State Will Not Pay for Strike
Speaking after a meeting with business executives in Ljubljana, Janša called for "more reason" as he rapped the unions for gearing up for the strike while the negotiations were still ongoing.
With talks still under way, measures have not been passed yet, therefore there are no clear reasons for the strike, Janša stressed
He added that the coalition would file any amendments to the supplementary budget related to potential compromises with the trade unions.
But Branimir Štrukelj, who heads the Confederation of Public Sector Trade Unions that represents around a half of public sector employees, labelled Janša's statement as a threat and said that the prime minister is not the one to decide who pays for the cost, but a court is.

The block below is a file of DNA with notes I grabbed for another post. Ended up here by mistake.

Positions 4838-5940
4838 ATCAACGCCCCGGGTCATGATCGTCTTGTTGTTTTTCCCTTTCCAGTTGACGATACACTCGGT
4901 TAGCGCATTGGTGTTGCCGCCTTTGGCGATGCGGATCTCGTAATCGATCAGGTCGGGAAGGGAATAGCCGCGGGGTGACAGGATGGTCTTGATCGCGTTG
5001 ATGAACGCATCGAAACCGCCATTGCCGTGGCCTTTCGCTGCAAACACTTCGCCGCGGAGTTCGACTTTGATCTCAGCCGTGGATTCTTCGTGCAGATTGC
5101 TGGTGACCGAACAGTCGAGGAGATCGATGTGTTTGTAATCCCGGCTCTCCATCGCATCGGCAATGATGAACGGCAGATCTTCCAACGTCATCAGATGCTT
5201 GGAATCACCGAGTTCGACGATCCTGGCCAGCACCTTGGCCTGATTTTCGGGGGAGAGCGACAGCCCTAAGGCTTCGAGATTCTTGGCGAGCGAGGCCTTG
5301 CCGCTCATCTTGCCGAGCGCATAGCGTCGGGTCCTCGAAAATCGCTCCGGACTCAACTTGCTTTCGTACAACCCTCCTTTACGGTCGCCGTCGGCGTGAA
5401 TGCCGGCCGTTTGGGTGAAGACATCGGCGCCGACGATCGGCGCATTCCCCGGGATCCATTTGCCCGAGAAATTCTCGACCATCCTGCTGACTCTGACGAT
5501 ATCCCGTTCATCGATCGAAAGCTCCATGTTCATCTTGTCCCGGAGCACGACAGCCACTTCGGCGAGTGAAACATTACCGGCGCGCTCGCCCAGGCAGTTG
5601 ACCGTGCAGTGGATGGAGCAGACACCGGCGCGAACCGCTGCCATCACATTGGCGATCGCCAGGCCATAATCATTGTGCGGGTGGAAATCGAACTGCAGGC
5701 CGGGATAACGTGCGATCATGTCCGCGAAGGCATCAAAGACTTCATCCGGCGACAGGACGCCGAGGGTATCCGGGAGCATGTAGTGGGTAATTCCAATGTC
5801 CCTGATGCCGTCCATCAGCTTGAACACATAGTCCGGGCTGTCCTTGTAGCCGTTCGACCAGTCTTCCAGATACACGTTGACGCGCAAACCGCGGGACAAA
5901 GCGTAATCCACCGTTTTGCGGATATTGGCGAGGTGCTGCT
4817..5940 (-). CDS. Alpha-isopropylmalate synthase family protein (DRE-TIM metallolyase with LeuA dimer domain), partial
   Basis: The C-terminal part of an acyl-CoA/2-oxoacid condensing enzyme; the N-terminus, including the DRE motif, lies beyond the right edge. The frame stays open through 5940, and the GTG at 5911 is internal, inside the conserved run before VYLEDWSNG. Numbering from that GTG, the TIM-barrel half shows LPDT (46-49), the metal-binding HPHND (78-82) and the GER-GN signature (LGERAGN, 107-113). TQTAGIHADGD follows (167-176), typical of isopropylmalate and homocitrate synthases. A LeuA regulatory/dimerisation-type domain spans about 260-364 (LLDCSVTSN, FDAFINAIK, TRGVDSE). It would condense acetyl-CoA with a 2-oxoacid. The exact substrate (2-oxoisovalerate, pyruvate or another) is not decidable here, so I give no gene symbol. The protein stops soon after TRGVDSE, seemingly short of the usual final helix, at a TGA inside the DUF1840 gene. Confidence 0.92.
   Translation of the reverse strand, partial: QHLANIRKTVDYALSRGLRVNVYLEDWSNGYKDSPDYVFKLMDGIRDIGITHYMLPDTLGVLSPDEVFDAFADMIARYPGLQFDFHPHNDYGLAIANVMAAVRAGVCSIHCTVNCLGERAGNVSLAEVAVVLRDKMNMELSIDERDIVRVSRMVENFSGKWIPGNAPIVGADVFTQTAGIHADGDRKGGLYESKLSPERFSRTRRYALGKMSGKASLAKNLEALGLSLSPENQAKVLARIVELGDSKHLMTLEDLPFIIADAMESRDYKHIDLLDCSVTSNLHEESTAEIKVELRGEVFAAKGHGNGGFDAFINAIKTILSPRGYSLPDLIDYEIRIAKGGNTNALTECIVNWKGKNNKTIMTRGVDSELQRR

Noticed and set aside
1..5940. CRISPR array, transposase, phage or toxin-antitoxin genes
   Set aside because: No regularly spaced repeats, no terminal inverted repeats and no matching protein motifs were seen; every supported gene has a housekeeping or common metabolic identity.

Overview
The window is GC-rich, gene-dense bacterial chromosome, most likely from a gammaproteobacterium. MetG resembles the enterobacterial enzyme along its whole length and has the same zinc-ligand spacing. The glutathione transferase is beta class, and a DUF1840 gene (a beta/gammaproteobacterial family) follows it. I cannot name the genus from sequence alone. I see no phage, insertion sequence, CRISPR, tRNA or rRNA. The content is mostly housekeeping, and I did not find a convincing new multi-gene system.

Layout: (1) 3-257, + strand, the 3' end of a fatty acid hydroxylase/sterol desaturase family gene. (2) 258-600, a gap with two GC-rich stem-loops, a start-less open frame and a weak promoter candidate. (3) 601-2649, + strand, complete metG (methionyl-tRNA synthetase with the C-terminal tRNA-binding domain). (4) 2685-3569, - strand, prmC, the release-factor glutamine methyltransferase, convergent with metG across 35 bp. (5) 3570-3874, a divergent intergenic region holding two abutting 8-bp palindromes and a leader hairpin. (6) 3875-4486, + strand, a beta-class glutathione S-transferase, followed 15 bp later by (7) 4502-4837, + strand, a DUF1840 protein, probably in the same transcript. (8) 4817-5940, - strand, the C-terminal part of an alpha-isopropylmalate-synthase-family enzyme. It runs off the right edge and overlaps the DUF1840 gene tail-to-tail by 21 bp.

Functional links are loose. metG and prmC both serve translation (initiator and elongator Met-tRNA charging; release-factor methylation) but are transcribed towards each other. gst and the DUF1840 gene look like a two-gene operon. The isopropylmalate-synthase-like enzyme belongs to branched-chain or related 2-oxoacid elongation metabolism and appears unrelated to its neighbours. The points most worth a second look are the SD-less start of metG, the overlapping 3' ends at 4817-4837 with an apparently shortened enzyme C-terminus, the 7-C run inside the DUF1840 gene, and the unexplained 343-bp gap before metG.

He believes that the state will have to cover the expenses of the strike because "it is responsible for it".
Meanwhile, Drago Ščernjavič, another trade union negotiator, showed the media an agreement that ended the 2010 strike and was signed by former Prime Minister Borut Pahor but is allegedly binding also for the incumbent government.
Under the accord, any strike resulting from a violation of the agreement is to be paid for by the employer. Similar to Štrukelj, Ščernjavič labelled Janša's statement as "inappropriate and additional fear mongering".